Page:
I was sitting at the Westergasfabriek last night watching the Pelargos Quartet play aboard and to the accompaniment of helicopters juddering over Amsterdam in Stockhausen’s opera, Aus Licht when I received a text message announcing that I won the ASCA 2019 Best Article award! I did not even think I would be nominated! My sincerest thanks to the Amsterdam School for Cultural Analysis awards committee for this recognition!
The jury wrote this short enconium:
In this article meLê yamomo offers an insightful and rare glimpse into how the 1852 novel by Harriet Beecher Stowe, Uncle Tom’s Cabin, travelled across colonial South East Asia shaping and transforming imperial racial imaginaries and “knowledge formation(s)”. The paper embarks on a rich archival analysis of how 20th century print and entertainment media enabled the novel to cross national, generic and formal boundaries, both helping the spread of colonial ideologies on the one hand, and on the other getting appropriated by anticolonial nationalist movements in the late stages of colonialism.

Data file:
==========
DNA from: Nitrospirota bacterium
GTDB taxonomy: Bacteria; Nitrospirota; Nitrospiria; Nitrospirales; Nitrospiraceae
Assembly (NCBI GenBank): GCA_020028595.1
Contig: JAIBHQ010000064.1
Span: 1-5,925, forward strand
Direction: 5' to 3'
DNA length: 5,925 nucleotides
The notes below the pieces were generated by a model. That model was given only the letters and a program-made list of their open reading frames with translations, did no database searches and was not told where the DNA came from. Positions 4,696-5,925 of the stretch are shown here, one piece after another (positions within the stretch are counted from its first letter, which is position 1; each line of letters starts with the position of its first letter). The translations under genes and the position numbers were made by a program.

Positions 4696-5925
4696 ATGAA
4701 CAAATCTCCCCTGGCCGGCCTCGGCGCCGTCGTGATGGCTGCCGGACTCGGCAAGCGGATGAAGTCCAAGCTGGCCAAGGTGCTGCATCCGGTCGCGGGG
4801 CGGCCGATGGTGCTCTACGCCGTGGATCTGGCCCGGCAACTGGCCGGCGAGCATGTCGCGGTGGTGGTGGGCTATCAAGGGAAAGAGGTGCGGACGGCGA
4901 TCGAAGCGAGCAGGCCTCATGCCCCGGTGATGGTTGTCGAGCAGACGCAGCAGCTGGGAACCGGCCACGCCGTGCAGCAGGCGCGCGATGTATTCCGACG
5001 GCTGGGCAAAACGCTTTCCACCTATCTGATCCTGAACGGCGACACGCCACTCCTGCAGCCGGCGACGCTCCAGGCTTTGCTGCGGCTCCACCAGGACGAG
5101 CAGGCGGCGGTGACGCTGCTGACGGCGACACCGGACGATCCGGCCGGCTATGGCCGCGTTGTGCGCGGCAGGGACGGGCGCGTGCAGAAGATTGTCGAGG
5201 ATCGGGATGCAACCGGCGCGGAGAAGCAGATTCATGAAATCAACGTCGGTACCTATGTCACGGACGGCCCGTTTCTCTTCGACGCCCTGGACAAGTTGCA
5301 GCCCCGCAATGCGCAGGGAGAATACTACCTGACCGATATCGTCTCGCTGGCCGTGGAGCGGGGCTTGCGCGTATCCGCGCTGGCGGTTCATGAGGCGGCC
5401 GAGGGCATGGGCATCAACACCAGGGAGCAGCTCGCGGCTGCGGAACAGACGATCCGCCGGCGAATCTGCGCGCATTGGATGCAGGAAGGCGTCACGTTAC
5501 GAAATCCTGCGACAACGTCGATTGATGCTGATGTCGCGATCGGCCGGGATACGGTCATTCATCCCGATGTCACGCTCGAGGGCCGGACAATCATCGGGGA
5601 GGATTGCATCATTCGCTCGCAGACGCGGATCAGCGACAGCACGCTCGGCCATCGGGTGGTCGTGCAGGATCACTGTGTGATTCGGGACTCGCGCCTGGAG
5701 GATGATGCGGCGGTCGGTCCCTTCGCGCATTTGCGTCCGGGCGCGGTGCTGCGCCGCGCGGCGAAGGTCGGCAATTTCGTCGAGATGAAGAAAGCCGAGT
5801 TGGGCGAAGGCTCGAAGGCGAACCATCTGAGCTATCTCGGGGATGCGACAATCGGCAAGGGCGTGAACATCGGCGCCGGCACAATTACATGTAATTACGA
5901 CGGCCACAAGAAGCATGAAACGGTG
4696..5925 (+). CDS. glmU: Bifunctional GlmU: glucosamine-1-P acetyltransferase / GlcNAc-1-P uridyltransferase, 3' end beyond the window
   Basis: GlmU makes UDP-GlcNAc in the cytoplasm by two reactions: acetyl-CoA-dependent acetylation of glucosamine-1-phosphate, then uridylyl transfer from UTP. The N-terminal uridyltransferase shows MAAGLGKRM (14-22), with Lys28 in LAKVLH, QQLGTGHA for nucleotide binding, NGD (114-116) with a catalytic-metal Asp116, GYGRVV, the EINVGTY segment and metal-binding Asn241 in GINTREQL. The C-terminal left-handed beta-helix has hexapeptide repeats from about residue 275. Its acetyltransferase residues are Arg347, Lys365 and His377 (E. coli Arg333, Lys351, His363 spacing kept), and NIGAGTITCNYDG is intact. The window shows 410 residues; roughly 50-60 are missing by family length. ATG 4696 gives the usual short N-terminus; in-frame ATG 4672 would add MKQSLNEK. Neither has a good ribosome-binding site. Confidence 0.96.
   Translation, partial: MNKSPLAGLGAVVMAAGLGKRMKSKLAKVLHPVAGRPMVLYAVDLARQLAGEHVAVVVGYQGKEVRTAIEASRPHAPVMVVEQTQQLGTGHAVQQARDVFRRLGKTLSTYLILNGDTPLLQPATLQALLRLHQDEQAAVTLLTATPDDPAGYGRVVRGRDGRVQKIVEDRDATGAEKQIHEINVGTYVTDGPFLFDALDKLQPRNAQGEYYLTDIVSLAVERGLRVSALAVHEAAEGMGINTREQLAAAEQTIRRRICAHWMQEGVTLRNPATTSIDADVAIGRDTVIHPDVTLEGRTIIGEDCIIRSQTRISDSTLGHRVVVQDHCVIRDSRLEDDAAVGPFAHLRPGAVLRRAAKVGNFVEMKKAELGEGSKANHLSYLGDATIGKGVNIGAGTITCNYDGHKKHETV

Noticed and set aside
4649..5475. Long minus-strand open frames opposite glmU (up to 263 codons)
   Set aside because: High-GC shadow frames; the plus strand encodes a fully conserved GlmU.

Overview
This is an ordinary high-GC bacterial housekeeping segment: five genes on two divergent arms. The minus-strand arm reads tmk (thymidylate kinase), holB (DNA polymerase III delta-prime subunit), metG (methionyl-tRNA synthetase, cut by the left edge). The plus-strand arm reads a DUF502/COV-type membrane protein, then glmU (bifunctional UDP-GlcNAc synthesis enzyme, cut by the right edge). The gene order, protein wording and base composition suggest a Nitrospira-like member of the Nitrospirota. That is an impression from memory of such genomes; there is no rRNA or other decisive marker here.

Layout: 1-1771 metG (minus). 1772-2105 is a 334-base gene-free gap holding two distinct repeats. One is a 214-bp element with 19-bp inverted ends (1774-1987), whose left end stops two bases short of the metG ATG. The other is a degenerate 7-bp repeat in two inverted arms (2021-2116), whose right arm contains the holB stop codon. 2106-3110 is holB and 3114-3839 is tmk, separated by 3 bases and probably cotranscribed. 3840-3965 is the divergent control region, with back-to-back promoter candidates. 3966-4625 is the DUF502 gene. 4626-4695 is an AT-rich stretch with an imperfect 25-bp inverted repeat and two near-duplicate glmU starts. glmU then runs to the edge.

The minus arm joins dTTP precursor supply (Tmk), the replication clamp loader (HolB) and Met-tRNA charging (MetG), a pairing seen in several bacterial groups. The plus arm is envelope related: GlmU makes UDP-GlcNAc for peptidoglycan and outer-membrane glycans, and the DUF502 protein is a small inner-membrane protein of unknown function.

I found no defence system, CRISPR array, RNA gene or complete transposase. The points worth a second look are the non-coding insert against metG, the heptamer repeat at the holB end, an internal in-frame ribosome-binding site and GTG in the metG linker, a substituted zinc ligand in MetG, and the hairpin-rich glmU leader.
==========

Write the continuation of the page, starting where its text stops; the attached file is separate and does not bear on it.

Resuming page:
The article presents a compelling account of the mutability of Uncle Tom’s Cabin on both the theoretical and the archival fronts. Theoretically, it drives home the point about how media constructions were fundamentally constitutive of the imperial imaginaries, hierarchies and discourses of the time. It plays on the word ‘medialization’ to not only mean that which is taken up by and becomes media, but also to refer to how the colonial ideologies were neutralized by the easy availability and widely reiterated performance of the novel. As archival research it takes into account a number of media – newspapers, music, theatre, minstrel shows and circus performances – covering half a century from the time of the book’s publication until the heydays of the anticolonial movements in South East Asia. The article thus offers a compelling double-sided analysis of the novel’s hold on the public imagination and its undeniable hand in forging new “epistemologies of race”. From referring to the ‘proper’ colonial subject as an ‘Uncle Tom’ to demonizing every plantation owner as a ‘Legree’, the paper traces the vast number of ways in which the novel was interpreted, and accounts, materially, for the socio-political impact a literary text can have.